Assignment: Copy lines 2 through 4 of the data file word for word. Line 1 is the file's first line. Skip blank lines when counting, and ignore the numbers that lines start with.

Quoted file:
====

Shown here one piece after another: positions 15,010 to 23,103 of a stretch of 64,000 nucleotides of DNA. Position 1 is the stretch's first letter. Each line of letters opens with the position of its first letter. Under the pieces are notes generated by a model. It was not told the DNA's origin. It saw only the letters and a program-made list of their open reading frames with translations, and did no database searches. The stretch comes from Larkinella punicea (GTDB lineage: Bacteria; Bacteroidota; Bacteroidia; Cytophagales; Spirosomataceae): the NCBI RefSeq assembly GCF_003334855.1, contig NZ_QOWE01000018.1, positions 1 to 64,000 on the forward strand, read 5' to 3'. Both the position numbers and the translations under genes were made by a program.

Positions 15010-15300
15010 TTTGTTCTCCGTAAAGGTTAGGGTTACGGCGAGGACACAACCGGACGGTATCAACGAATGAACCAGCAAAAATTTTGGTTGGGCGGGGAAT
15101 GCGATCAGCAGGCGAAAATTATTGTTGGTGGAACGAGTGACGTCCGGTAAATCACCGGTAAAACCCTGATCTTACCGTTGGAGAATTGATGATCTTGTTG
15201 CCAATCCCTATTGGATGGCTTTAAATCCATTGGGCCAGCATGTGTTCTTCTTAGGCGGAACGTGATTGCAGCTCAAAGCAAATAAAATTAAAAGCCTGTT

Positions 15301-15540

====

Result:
Positions 15010-15300
15010 TTTGTTCTCCGTAAAGGTTAGGGTTACGGCGAGGACACAACCGGACGGTATCAACGAATGAACCAGCAAAAATTTTGGTTGGGCGGGGAAT
15101 GCGATCAGCAGGCGAAAATTATTGTTGGTGGAACGAGTGACGTCCGGTAAATCACCGGTAAAACCCTGATCTTACCGTTGGAGAATTGATGATCTTGTTG